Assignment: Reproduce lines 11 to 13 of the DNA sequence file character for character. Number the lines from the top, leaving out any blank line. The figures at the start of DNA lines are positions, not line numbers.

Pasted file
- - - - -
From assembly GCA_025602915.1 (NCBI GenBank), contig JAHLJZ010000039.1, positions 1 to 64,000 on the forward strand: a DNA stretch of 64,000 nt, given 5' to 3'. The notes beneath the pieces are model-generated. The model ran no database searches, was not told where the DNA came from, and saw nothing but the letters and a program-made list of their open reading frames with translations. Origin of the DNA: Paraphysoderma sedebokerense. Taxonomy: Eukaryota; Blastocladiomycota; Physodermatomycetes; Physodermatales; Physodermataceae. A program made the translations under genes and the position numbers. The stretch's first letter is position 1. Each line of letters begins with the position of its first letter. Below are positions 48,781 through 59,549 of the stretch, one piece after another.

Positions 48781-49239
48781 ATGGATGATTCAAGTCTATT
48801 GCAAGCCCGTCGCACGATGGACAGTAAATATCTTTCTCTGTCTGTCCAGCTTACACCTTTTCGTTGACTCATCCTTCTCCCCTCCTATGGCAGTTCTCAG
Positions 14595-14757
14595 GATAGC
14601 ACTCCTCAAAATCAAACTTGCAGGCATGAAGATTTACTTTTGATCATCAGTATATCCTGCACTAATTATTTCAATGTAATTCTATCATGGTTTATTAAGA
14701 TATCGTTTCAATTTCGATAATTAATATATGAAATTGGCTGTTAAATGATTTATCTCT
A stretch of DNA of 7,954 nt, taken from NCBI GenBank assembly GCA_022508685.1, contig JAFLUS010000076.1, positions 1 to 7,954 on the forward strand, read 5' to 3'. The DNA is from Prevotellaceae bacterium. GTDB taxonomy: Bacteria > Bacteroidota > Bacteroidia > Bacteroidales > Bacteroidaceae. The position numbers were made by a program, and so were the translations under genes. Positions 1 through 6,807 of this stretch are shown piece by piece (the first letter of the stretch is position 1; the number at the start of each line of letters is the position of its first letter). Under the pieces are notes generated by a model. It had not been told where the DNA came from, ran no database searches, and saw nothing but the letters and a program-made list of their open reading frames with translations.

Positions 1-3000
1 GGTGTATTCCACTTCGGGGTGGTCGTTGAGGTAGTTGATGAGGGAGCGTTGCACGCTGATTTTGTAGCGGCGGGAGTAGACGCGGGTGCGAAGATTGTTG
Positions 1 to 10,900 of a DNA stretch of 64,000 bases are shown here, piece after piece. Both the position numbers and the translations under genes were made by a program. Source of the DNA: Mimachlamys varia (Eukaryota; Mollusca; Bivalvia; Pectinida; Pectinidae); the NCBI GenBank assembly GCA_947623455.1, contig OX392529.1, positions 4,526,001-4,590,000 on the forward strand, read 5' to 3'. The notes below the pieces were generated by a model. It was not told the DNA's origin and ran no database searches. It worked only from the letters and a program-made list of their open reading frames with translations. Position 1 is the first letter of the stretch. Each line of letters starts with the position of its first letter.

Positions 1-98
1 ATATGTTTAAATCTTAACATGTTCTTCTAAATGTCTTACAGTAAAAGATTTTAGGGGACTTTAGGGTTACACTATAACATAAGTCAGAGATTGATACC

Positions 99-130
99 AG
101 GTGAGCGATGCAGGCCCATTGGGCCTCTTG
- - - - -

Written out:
1 GGTGTATTCCACTTCGGGGTGGTCGTTGAGGTAGTTGATGAGGGAGCGTTGCACGCTGATTTTGTAGCGGCGGGAGTAGACGCGGGTGCGAAGATTGTTG
Positions 1 to 10,900 of a DNA stretch of 64,000 bases are shown here, piece after piece. Both the position numbers and the translations under genes were made by a program. Source of the DNA: Mimachlamys varia (Eukaryota; Mollusca; Bivalvia; Pectinida; Pectinidae); the NCBI GenBank assembly GCA_947623455.1, contig OX392529.1, positions 4,526,001-4,590,000 on the forward strand, read 5' to 3'. The notes below the pieces were generated by a model. It was not told the DNA's origin and ran no database searches. It worked only from the letters and a program-made list of their open reading frames with translations. Position 1 is the first letter of the stretch. Each line of letters starts with the position of its first letter.

Positions 1-98